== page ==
Re: The Gnostic Flavor of the 2nd Masada Speech
Part of the motivation for my wanting to explore
the "2nd Speech" at Masada is that it seems to share
a space in the "transitional" period during which
Gnostic thought appears to have emerged.
Gnosticism came from somewhere. And I think there
is general agreement that it has its roots prior
to the rise of Christianity.
And yet, Christianity was one of its "hotbeds" of
growth, suggesting that the matrix of gnostic or
proto-gnostic thought "communicated" with the early
schools of Christianity somehow.
The key aspect that I find in the Sicarii speech
is the assumption of the worthlessness of a material
While you draw attention to the revolutionary aspect
of the Sicarii, to improve the mortal world, I do not
see these traits as mutually exclusive.
The question to ask is:
Were the Sicarii first revolutionaries who came upon
or invented a fixation on the afterlife?
Or did the Sicarii emerge from a group that was fixated
on the afterlife, and became revolutionaries against all
those material corruptions (i.e., the Romans) who would
intefere with the world process of purification?
I am exploring the ramifications of the *latter*
Hippolytus tells us that the Sicarii were one of the
four principle factions of the Essenes. And so it is
in the roots of the Essenes (prior to their first notice
around the time of the Maccabees or Hasmoneans) that I
am looking for the first traces of proto-Gnostic
--- In email@example.com, "Steve Wenninger"
> --- In firstname.lastname@example.org, Mike Leavitt <ac998@l...> wrote:
> > Hello George
> > On 31-Mar-03, you wrote:
> > > Mike,
> > >
> > > Yes, I suppose Josephus can be untrustworthy.
> > > But we here, on this list, have the benefit of
> > > not having to worry about whether a mass suicide
> > > really happened or not.
> > >
> > > All we have to worry about is whether Josephus
> > > is likely to have made up, out of whole cloth, the
> > > theology he puts into the mouth of the chief
> > > Sicarii.
> > >
> > > You are going to have to do an awful lot of
> > > convincing to conclude that Josephus didn't at
> > > least *think* the Sicarii held these views.
> > >
> > > One "test" of the matter is to ask yourself
> > > how or why the Sicarii could be so willing to
> > > die for their cause (in places other than Masada).
> > >
> > > If you *do* agree that the Sicarii shared some
> > > of the martyr tendencies discussed in parts of the
> > > Maccabees, it becomes (suddenly) interesting to
> > > examine whether gnostic or proto-gnostic thinking
> > > is what helped make these behaviors possible.
> > This is a good point. However Gnostics usually opposed marterdum,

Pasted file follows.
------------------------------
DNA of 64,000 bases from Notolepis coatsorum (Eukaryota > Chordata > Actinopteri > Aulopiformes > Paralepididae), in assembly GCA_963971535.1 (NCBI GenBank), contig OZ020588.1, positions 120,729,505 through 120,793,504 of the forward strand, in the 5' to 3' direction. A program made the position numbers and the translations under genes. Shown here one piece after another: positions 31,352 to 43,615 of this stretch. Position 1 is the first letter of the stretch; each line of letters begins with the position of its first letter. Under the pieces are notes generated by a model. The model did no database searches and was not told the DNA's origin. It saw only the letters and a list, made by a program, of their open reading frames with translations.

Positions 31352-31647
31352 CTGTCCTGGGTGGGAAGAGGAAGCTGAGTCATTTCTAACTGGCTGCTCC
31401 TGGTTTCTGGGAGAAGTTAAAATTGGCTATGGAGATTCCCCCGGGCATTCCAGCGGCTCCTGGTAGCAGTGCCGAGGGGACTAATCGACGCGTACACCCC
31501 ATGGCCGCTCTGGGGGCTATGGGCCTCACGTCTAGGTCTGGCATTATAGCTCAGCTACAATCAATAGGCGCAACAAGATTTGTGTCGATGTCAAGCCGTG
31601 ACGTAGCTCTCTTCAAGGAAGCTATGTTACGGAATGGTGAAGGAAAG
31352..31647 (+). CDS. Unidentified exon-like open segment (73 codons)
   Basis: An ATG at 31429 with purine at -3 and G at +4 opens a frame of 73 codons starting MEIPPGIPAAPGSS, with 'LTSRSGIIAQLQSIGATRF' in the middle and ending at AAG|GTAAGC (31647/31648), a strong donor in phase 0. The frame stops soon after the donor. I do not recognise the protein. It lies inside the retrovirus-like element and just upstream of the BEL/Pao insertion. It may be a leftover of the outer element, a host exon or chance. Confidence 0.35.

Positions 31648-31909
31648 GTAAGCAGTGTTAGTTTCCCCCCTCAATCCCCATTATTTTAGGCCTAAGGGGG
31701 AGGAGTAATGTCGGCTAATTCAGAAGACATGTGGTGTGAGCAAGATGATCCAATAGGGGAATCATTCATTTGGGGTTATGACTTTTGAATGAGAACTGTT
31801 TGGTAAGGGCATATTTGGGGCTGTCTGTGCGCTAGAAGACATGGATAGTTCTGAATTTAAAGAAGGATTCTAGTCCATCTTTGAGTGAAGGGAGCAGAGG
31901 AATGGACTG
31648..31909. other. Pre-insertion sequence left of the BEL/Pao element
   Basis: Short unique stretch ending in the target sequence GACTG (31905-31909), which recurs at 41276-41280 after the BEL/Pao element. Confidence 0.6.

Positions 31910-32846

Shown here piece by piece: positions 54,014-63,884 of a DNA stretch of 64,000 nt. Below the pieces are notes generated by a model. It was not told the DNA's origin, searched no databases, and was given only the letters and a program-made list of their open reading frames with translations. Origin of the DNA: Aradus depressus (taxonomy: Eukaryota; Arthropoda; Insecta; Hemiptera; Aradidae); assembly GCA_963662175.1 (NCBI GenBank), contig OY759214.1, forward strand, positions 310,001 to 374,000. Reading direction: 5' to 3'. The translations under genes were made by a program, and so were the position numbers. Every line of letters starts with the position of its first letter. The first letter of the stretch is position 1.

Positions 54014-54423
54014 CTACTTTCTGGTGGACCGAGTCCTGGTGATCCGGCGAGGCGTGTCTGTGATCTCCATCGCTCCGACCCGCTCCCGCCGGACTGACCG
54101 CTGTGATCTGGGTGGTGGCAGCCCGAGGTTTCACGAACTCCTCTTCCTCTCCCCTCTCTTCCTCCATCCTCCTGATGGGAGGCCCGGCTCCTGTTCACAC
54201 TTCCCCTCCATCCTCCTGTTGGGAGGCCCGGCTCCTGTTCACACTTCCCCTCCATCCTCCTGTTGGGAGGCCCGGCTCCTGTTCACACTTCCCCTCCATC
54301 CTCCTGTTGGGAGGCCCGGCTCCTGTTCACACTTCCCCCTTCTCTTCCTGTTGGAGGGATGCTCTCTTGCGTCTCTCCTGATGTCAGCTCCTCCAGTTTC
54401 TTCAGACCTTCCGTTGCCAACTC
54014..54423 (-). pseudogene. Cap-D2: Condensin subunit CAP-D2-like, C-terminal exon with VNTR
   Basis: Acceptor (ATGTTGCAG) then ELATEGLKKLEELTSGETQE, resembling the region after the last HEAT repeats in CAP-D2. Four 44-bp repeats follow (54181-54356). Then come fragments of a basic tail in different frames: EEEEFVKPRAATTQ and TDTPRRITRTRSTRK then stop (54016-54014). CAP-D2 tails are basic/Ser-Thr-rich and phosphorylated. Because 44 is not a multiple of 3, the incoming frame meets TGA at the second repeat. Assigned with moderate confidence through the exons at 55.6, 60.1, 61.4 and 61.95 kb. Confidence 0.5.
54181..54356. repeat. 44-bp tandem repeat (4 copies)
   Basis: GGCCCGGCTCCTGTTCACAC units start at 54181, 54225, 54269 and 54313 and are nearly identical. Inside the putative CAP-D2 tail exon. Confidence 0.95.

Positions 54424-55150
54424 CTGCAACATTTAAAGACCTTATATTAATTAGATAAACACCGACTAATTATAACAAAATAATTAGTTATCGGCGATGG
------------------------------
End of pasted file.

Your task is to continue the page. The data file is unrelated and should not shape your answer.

> > and the Valentinians held the view, die if you must, but avoid it
> > possible. None the less, one can see how some gnostic thought
> > lead to this type of behavior.
> > Regards
> > --
> > Mike Leavitt ac998@l..
> Dear Mike; You are quite right that the Gnostics did not glorify
> martyrdom. Their general contempt for the material world did not
> lend itself to programs of resistance to political powers with the
> aim of improving conditions on earth. The resistance fighters at
> Masada apparently believed that it was possible to overthrow the
> Romans with God's help.This does not strike me as terribly Gnostic.
> The docetic Gnostic view was that Jesus himself did not really
> suffer and die on the cross. -Steve
- Hello lady_caritas
On 06-Apr-03, you wrote:
>> My Bishop makes good points here, but it just makes the historian's
>> task more difficult, not less desirable, and it makes his goals
>> more circumscribed, perhaps.
>> Mike Leavitt ac998@l...
> I would agree, Mike. Historians offer us contextual information for
> our discussions.
> You also mention in Post #7467, "If we don't know where we came
> from, we don't know where we are going. Gnosis may be now, but it is
> not in a vacuum."
> Again, agreed, of course gnosis is not in a vacuum. We live in a
> temporal world and gnosis is comprehended within that environment.
> I suppose my point was to say that your comment, "If we don't know
> where we came from, we don't know where we are going," could be
> viewed with more than one meaning.
Always, it is a limitation of the language, any language. And one can
get so hung up in the history, one forgets about practice. My BA was
in Classical and Medieval History, my MA is in Psychology, so I guess
that puts me squarely in both the historical and the practice camps,
actually not a contradiction as I see it.
Mike Leavitt ac998@...